Jonathan Scott, who escaped Wednesday July 20, 2016 from Cook County Courthouse, was at large for more than three hours. The potentially dangerous criminal escaped from the courthouse at the southwest corner of Euclid Avenue and Wilke Road at about 2:00 p.m. He was captured about 5:10 p.m.
Jonathan Scott, who was described as homeless, has a criminal history that includes a conviction in 2011 for aggravated battery to a police officer, criminal trespassing in 2014; and eight misdemeanors between 2014 and 2016. He has served various amounts of jail time. As a homeless individual, he is presumed to have adapted to moving about in neighborhoods, living outdoors and hiding or trespassing on various properties. He is also presumed to have the unknown potential for violence in the course of his escape.
Scott’s most recent arrest occurred on Saturday July 16, 2016 at a Motel 6 in Elk Grove Village when police responded to a report of a loud bang in a room, the 9-1-1 caller reported hearing called a man yell expletives at the woman and saying “I’ll burn all your stuff,” according to prosecutors.
While the opportunity for an escape inside the Cook County Courthouse is a concern, there is also concern regarding the amount of time the escapee was at large before Cook County Sheriff’s Police, Arlington Heights Police and Rolling Meadows Police notified the public about the escaped criminal. All three police agencies use encrypted radio communications on ALL of their emergency talk groups, so no news media agencies, neighborhood watch groups or citizens have real-time awareness of public safety emergencies involving law enforcement responses.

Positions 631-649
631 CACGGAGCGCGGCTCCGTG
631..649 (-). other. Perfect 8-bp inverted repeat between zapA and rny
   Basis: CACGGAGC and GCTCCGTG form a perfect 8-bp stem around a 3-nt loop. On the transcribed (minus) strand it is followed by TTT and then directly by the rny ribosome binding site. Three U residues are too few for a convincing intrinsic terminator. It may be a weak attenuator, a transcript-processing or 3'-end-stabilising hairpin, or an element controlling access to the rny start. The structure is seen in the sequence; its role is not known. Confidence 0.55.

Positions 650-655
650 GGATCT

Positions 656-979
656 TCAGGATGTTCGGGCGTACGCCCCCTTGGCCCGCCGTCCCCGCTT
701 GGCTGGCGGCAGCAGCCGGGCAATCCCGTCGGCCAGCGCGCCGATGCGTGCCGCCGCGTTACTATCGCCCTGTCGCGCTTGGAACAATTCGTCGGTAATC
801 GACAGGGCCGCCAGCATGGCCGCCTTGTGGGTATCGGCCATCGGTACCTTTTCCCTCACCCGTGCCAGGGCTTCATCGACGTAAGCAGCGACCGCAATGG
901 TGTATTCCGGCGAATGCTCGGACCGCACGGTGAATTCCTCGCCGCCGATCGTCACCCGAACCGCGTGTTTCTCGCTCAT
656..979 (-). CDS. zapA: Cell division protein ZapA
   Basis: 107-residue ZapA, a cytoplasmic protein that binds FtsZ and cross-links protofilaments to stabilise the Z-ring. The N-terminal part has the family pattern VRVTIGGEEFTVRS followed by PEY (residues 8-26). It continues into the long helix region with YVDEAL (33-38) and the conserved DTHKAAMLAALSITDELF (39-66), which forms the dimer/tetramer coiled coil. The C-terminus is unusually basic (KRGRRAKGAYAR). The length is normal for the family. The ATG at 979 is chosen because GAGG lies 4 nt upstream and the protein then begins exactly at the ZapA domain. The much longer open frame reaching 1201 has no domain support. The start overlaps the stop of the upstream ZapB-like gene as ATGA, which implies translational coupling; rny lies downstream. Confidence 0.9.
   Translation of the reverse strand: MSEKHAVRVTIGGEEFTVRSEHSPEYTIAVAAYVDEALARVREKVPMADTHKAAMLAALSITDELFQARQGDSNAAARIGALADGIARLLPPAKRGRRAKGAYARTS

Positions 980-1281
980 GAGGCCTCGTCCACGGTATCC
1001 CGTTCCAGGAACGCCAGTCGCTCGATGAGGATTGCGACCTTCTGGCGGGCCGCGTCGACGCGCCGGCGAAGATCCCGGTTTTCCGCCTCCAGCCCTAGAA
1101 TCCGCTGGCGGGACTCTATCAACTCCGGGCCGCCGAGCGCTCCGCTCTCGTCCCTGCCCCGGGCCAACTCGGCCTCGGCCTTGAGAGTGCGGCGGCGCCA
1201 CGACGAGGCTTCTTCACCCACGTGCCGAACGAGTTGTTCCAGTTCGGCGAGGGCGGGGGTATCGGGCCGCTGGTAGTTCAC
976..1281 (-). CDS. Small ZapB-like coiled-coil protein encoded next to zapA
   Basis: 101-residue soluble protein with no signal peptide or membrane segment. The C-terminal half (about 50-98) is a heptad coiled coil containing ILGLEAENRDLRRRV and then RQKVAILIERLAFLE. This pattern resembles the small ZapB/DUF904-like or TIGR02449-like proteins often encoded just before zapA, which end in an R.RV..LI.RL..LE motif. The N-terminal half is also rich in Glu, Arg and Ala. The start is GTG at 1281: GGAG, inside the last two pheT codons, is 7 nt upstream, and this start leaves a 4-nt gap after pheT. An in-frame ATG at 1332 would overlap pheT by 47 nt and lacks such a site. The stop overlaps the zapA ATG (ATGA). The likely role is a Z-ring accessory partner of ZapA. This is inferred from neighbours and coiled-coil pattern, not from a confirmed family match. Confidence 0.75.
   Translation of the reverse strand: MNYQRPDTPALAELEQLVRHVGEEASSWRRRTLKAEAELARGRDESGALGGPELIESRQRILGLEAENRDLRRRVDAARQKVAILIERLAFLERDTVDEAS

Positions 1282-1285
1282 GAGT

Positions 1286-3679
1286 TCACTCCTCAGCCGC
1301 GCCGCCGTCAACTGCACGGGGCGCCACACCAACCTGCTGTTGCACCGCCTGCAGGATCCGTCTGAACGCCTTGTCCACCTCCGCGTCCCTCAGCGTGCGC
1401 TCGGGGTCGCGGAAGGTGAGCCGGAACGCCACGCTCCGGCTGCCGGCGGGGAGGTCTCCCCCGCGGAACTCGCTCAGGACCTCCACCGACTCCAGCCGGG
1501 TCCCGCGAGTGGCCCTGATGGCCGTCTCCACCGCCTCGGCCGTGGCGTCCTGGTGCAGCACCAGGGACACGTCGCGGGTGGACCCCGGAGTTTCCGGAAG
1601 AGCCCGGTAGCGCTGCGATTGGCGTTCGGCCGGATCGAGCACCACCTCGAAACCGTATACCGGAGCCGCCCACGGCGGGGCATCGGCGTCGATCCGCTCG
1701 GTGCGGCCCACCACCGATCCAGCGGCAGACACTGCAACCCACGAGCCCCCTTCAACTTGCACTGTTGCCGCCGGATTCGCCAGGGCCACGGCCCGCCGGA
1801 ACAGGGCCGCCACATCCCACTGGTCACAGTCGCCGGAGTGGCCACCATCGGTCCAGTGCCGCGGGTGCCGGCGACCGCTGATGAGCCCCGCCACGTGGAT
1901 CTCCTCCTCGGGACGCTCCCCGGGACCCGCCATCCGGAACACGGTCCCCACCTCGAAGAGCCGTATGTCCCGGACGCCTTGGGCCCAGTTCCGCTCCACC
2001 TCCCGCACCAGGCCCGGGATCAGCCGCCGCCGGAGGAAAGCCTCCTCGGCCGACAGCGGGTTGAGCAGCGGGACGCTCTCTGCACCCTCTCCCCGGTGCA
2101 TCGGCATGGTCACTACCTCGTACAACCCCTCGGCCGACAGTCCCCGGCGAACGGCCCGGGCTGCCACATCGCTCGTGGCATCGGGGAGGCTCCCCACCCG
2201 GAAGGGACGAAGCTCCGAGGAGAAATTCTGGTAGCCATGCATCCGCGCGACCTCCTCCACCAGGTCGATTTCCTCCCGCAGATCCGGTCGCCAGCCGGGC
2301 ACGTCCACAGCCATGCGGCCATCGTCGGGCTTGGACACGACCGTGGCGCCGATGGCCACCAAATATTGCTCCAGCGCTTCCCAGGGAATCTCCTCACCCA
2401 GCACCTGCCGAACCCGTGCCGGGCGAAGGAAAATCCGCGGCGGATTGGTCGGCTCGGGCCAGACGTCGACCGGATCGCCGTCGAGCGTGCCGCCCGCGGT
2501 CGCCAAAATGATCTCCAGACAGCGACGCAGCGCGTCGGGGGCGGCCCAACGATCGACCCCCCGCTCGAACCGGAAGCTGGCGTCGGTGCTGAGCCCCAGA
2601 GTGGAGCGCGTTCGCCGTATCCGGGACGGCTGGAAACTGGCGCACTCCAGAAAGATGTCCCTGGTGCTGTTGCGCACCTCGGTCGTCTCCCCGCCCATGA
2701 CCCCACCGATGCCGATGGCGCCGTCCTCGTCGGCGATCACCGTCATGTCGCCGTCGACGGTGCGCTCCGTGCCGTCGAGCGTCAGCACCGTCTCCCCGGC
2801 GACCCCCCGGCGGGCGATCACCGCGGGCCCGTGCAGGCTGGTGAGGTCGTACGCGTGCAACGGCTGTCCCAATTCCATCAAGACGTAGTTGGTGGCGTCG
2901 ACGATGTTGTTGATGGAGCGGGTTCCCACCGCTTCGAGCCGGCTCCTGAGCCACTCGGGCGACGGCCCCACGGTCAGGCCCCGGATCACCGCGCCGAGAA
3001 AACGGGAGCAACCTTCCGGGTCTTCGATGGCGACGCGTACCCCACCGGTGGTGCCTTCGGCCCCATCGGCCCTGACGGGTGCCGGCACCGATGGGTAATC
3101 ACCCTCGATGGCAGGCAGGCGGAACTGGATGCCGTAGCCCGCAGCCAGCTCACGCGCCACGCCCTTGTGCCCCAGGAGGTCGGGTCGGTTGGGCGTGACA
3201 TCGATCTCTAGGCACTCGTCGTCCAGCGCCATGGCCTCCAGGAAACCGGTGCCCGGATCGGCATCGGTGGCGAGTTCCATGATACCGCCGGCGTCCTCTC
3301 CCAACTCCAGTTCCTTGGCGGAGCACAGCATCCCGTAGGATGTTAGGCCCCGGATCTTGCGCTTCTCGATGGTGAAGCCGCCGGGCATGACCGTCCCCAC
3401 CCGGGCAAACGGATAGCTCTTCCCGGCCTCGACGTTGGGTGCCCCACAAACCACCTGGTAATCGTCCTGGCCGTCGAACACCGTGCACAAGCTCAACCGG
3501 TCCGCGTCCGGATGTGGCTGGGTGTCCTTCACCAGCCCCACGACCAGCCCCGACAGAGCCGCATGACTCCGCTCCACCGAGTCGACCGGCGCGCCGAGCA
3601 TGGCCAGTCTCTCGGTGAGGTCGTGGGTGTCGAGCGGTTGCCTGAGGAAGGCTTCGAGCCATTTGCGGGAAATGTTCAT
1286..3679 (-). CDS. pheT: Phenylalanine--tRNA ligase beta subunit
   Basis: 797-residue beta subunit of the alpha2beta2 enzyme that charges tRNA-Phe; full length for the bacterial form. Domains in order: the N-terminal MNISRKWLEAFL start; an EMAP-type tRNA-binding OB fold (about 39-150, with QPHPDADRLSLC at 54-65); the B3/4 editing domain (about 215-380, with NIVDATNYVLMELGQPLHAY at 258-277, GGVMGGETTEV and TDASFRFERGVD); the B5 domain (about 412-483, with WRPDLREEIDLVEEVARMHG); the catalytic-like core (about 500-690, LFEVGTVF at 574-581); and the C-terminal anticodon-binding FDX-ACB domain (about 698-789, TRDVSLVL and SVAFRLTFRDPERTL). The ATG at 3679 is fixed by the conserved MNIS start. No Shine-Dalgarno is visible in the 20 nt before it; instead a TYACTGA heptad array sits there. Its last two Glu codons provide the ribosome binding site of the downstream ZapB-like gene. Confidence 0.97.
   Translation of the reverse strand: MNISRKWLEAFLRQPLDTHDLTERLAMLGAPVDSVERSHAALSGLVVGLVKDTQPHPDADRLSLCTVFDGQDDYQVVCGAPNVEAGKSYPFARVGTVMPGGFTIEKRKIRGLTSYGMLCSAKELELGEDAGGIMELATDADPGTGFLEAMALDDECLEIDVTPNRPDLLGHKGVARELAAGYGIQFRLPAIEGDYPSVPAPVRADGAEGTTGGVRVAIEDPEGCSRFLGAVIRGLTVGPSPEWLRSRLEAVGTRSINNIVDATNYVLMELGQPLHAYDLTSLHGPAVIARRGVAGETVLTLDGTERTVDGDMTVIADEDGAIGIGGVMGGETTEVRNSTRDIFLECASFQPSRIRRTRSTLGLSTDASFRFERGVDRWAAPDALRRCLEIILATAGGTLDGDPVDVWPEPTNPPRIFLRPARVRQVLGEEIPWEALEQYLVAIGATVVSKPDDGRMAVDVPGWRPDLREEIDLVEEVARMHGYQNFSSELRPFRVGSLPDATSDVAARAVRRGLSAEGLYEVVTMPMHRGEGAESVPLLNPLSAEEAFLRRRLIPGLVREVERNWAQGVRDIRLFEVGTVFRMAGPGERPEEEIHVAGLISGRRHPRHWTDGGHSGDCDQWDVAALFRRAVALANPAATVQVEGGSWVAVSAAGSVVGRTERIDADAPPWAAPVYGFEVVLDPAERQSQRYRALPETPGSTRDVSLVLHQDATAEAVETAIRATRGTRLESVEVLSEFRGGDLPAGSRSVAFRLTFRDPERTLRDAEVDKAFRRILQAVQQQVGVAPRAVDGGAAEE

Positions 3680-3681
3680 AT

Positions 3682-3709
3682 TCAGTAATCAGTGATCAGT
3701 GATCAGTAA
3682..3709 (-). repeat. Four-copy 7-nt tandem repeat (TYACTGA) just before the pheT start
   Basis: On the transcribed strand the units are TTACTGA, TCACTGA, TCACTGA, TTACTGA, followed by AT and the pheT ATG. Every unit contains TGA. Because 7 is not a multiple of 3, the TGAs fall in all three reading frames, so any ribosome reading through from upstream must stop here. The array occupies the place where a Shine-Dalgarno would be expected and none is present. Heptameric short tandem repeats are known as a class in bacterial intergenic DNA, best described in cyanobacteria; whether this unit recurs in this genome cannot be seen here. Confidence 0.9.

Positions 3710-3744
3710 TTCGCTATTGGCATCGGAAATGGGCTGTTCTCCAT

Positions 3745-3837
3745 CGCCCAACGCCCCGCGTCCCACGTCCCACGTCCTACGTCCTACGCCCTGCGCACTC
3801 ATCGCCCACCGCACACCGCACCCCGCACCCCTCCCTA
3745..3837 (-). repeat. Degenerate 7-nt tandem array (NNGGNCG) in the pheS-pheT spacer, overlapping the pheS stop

The Cardinal is seeking witnesses and victims to report any sightings, contacts, or victimizations that may have occurred in the three plus hours between the time Jonathan Scott escaped and the time he was captured.
+ + + + + +
Following is a rough draft of the Wednesday July 20, 2016 TIMELINE …
Just before 2:00 p.m. Prisoner Jonathan Scott — while handcuffed to a table in a holding room, and waiting to be transferred to the county jail — was able to escape from his handcuffs. He attempted to leave through an adjoining courtroom where the door was locked. Cook County Sheriff’s deputies found him free of his restraints, and restrained him again with handcuffs. The deputies then left him alone in the room again.